We have to set the record straight. Many Americans still don’t know exactly what took place in Haiti. As a matter of fact, for Mr. Foley to tell a duly elected Prime Minister of a country what he should and should not be doing is absolutely outrageous. Mr. Foley was not elected by anybody. And I think he should confine his comments to managing his own job.
AMY GOODMAN: Are you surprised by Colin Powell making these statements, given that you’ve been communicating with him?
REP. MAXINE WATERS: Well, certainly Colin Powell knew that Jamaica was going to receive President Aristide. He did say at one point that he would not have chosen anywhere in the Caribbean or Jamaica, but he knew that he was going to Jamaica and he assisted us in working with the government of CA. by letting them know that the United States did not have a hold on him. So, this comes as no surprise to him. And I don’t know what all of this talk is about this morning.
IRA KURZBAN: This is Ira Kurzban. The statements issued by Colin Powell and Condoleezza Rice, Ambassador Foley should be shocking to every American. A core value of our society is the right of people to travel freely and, in fact, there seems to be some obvious contradiction in terms of what they’re saying because these are the same people who complain about the fact that people can’t travel freely from Cuba or can’t travel freely to and from other countries.
So, this is the kind of double speak, the kind of hypocrisy, the kind of mendacity that we have seen by this administration repeatedly.
President Aristide has a right to travel freely to any country that will invite him, and Jamaica has been gracious enough to invite him to stay temporarily. The United States has no business commenting on that, let alone trying to threaten leaders of other countries for doing so.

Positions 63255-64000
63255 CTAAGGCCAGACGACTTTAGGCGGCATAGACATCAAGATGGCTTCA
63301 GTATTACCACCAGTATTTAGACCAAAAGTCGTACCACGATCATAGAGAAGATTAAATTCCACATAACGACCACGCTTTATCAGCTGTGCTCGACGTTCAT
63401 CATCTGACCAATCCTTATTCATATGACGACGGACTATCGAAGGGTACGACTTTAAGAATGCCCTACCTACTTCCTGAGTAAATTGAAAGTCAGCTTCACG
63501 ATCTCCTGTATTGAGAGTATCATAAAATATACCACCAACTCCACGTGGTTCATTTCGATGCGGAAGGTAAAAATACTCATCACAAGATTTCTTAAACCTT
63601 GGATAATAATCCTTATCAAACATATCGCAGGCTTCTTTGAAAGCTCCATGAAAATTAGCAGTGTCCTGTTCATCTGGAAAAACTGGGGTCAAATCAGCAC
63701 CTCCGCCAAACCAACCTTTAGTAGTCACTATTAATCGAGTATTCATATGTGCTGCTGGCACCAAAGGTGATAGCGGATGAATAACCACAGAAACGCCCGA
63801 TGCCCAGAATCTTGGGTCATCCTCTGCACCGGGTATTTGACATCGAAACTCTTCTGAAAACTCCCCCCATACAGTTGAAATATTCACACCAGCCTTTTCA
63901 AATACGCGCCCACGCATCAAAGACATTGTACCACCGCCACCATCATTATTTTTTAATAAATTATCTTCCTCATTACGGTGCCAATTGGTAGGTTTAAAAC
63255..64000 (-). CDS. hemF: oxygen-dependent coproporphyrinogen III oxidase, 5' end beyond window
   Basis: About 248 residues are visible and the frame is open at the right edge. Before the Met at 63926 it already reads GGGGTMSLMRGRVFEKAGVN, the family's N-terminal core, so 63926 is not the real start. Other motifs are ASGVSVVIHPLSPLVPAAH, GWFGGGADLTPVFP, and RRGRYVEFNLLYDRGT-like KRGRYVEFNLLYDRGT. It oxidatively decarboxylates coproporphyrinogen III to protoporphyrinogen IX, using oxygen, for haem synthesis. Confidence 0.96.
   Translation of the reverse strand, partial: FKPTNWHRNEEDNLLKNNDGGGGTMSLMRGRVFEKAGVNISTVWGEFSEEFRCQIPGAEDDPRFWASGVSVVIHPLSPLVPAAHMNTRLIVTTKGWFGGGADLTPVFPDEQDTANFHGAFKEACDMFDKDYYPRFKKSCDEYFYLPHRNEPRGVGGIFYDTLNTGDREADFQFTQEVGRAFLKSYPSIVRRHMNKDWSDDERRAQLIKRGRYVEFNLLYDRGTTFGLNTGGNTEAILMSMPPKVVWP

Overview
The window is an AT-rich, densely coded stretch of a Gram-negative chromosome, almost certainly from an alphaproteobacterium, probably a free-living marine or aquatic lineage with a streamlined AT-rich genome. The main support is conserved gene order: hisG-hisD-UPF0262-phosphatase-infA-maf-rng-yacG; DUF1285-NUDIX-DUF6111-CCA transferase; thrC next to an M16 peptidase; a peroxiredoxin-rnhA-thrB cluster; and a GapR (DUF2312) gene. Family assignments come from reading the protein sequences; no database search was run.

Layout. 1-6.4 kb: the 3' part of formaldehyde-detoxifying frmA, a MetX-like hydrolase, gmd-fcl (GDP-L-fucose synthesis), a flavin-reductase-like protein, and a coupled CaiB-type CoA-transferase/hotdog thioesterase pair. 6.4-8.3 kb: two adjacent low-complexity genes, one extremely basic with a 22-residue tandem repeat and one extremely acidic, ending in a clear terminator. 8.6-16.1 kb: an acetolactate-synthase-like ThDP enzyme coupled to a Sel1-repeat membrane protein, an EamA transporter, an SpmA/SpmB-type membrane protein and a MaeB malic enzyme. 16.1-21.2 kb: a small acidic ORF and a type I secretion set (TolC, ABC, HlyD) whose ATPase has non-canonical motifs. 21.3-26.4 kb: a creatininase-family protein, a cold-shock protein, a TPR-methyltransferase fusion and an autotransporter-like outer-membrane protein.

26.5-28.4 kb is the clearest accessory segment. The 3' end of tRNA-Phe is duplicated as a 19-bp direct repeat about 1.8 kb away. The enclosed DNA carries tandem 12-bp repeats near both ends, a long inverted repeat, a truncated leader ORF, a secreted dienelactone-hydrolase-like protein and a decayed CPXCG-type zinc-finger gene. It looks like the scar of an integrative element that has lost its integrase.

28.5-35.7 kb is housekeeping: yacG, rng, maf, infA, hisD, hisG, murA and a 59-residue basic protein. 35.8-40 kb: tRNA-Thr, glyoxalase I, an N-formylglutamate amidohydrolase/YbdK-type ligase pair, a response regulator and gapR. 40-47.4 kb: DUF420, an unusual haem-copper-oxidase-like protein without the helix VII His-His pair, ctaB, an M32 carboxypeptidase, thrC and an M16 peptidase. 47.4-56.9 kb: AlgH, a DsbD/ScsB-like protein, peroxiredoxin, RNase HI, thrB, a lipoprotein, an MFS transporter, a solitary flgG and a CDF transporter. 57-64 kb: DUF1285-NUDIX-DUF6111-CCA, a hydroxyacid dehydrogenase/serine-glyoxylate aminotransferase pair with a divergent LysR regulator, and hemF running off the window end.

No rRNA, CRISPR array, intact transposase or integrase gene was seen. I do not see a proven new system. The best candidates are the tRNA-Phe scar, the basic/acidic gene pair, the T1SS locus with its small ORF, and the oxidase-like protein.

And what’s even worse, of course, here, is that we’re responsible for a coup in Haiti and it is time that the truth came out about that, and that people like Ms. Rice and Mr. Powell own up to what the United States has done. To now make it worse by trying to send the President into exile, like the French did to other leaders, shows how far we’ve regressed as a nation and as an administration.
Finally, and probably the worst aspect of this, is Secretary Powell keeps saying how unpopular President Aristide is. Well, what is this administration afraid of? If President Aristide is as unpopular as they say he is in Haiti, then why are they afraid of having him a hundred miles from Haiti?
Again, it’s a kind of double speak, the kinds of lies that Powell and Rice and the others with weapons of mass destruction and everything else that they’ve repeated to the American people. And I think people finally needed to wake up and realize what it is they’re doing. They can’t, on one hand, say how unpopular President Aristide is and then say they’re afraid to have him 100 miles away from Haiti because he is going to cause trouble.
It strikes at a core value of our society, which is the right for all people to travel freely. All Americans believe that. And certainly President Aristide has the right to accept an invitation wherever he is given, whether it is 10 miles away from Haiti, whether it is 100 miles or whether it’s in Haiti itself.
And the reality is that if they cared enough about the situation, they would make sure that there is a democratically elected leader reinstated in his country because President Aristide won the last election by 92% of the vote. He won his first election by 67% of the vote. And the people who the United States has now appointed to run Haiti are people who have never been elected to any public office.
SHARON HAY-WEBSTER: The Prime Minister (inaudible) President of CARICOM responded to a request from President Aristide. He consulted with his colleagues who are also leaders within the region. And they agreed to host him here in Jamaica.
AMY GOODMAN: Sharon Hay-Webster, Jamaican member of Parliament.
SHARON HAY-WEBSTER: I don’t know any other leader who has been ousted from the country and not been allowed to return to the country, much less as having our own family members come back to the region. I think the fact that we’ve heard these responses speaks to the level of success that we’ve had [inaudible] of this mission.